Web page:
An educator, political scientist and author, Frederick M. Hess studies K-12 and higher education issues. His books include "Cage-Busting Leadership," "Breakthrough Leadership in the Digital Age," "The Same Thing Over and Over," "Education Unbound," "Common Sense School Reform," "Revolution at the Margins," and "Spinning Wheels." He is also the author of the popular Education Week blog, "Rick Hess Straight Up." Hess's work has appeared in scholarly and popular outlets such as Teachers College Record, Harvard Education Review, Social Science Quarterly, Urban Affairs Review, American Politics Quarterly, The Chronicle of Higher Education, Phi Delta Kappan, Educational Leadership, U.S. News & World Report, National Affairs, the Washington Post, the New York Times, The Wall Street Journal, the Atlantic and National Review. He has edited widely cited volumes on the Common Core, the role of for-profits in education, education philanthropy, school costs and productivity, the impact of education research, and No Child Left Behind. Hess serves as executive editor of Education Next, as lead faculty member for the Rice Education Entrepreneurship Program, and on the review boards for the Broad Prize in Urban Education and the Broad Prize for Public Charter Schools. He also serves on the boards of directors of the National Association of Charter School Authorizers and 4.0 SCHOOLS. A former high school social studies teacher, he teaches or has taught at the University of Virginia, the University of Pennsylvania, Georgetown University, Rice University and Harvard University. He holds an M.A. and Ph.D. in Government, as well as an M.Ed. in Teaching and Curriculum, from Harvard University.
An analysis of media coverage of the Common Core State Standards Initiative shows the effort largely flew under the radar until recently, despite the large number of students affected. As media coverage has increased and the public has become more educated about the Common Core, the controversy surrounding it has intensified.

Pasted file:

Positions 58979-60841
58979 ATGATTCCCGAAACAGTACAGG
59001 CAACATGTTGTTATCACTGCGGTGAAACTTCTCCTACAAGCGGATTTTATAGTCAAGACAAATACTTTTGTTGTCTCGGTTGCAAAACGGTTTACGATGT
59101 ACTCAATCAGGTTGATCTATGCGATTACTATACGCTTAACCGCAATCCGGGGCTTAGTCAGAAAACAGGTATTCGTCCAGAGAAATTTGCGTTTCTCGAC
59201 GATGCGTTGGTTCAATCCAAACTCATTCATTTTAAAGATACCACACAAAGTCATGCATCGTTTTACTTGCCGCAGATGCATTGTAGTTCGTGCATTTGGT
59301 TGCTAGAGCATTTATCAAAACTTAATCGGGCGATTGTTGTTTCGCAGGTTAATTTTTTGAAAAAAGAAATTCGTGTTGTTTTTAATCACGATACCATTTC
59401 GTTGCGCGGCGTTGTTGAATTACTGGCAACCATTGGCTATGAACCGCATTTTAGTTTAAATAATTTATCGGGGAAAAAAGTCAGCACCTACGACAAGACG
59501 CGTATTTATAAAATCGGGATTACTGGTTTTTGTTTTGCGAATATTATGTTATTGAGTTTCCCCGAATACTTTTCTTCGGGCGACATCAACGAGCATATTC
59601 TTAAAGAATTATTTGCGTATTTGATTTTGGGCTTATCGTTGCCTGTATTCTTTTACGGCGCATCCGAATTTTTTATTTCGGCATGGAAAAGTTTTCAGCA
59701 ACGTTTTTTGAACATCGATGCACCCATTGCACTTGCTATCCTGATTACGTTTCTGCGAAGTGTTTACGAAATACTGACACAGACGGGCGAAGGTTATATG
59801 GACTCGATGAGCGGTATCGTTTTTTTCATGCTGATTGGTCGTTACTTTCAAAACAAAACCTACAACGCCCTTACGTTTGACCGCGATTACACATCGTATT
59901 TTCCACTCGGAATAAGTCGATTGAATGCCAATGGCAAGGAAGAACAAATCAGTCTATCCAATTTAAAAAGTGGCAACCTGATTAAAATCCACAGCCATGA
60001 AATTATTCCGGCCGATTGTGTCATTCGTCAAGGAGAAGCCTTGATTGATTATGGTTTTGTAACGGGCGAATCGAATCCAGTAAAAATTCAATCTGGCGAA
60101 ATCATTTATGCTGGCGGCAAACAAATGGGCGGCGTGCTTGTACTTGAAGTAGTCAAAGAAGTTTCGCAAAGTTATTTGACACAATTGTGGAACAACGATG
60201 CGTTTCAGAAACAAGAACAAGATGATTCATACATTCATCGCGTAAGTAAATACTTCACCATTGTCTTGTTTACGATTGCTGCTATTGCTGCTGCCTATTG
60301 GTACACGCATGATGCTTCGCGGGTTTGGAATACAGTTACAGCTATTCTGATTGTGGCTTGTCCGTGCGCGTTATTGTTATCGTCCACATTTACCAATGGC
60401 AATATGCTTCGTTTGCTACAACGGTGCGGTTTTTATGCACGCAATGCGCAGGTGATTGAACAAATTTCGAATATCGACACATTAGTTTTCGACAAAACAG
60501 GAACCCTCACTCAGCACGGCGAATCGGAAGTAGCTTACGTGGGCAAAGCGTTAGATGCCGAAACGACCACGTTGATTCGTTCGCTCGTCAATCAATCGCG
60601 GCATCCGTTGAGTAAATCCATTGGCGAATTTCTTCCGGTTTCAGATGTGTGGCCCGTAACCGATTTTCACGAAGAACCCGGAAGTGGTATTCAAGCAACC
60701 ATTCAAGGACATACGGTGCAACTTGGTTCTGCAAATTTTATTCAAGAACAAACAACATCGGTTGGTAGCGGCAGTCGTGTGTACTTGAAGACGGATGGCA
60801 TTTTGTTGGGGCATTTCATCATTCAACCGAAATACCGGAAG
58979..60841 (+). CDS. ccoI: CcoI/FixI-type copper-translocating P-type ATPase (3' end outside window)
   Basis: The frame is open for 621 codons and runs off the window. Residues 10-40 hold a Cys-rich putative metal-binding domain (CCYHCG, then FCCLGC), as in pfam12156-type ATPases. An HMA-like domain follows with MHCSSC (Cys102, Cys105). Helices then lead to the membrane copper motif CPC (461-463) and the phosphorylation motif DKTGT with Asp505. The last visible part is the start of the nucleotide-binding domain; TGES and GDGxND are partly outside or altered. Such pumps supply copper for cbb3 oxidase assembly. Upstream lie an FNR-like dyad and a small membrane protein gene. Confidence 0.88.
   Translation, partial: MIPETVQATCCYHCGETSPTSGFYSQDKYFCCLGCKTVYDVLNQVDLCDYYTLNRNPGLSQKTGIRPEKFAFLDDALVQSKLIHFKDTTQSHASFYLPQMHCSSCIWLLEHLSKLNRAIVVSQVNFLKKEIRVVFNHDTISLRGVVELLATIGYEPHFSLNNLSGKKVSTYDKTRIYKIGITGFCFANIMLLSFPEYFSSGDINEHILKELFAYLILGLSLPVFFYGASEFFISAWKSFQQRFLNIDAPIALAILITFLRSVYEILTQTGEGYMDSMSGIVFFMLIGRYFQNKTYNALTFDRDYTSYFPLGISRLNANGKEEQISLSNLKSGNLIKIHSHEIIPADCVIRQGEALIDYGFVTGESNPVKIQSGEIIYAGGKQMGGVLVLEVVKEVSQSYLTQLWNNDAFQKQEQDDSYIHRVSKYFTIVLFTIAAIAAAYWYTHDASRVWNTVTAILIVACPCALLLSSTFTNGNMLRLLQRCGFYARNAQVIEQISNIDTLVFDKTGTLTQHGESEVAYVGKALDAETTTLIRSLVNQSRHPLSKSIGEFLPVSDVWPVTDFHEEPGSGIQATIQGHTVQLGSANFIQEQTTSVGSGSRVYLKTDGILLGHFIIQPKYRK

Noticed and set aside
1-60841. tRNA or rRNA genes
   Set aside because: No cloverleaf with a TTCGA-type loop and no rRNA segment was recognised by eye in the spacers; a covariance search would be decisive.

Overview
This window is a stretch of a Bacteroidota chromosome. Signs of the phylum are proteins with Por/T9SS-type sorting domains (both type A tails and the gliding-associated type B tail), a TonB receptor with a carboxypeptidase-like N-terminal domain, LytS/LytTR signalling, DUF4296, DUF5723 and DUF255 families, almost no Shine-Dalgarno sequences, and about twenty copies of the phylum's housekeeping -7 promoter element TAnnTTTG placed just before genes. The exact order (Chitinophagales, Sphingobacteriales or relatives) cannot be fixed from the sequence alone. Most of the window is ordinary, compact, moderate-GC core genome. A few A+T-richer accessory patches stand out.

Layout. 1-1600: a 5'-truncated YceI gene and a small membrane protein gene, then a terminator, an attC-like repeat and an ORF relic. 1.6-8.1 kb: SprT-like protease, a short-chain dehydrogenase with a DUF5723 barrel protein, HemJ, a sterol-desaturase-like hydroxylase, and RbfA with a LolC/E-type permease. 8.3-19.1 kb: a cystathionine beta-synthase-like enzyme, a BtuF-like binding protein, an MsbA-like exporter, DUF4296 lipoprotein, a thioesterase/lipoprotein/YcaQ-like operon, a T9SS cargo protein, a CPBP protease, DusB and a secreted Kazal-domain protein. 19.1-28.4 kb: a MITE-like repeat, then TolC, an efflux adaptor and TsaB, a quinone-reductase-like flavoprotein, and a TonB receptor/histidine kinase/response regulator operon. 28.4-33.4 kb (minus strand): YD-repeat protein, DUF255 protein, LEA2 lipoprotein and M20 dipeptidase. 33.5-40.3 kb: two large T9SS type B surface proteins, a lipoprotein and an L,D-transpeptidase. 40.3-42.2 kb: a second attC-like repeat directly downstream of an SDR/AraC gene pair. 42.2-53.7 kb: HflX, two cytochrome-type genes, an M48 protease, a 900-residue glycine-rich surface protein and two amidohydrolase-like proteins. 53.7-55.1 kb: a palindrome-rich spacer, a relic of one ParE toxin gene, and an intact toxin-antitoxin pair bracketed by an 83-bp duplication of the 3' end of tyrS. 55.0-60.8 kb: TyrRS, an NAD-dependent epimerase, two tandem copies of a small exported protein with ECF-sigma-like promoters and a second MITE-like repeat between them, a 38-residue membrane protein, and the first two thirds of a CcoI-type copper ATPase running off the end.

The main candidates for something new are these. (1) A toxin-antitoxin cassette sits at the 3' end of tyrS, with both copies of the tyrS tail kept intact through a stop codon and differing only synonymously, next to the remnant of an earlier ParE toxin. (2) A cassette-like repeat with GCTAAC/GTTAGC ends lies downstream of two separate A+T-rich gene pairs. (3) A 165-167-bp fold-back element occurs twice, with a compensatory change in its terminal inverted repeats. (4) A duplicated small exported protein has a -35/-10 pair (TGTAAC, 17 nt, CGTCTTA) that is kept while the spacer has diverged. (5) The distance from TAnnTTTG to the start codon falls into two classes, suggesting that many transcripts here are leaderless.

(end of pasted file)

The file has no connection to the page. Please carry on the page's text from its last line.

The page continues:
With the Common Core State Standards encountering remarkable political turbulence, you might think advocates would focus their energies on making their case and answering critics. After all, just yesterday Indiana became the first state to reverse its decision to adopt the Common Core.
On the right, the Common Core has been a source of bitter division for nearly two years. Former Florida governor Jeb Bush and the U.S. Chamber of Commerce have championed the adoption of these K–12 standards in reading and math, while tea-party critics have savagely denounced the whole thing as misguided and the educational equivalent of Obamacare.
The promise is that digital learning will improve and enrich learning, while empowering educators to design more engaging, professional and dynamic schools and classrooms. But technology by itself can’t and won’t make this happen.The trick to is to stop focusing on the technology and to instead focus on the learning.
Why bother with for-profits? The answer, as explained by Frederick M. Hess and Michael B. Horn, is that because for-profits have owners, they bring some unique strengths compared to nonprofit and governmental organizations, including the ability, on average, to attract capital far more easily — not unimportant in a field where people are always clamoring for more dollars.
Senators Lamar Alexander (R-TN) and Tim Scott (R-SC) will unveil new federal legislation that intends to encourage innovative state efforts to expand school choice and educational opportunity without imposing new federal mandates.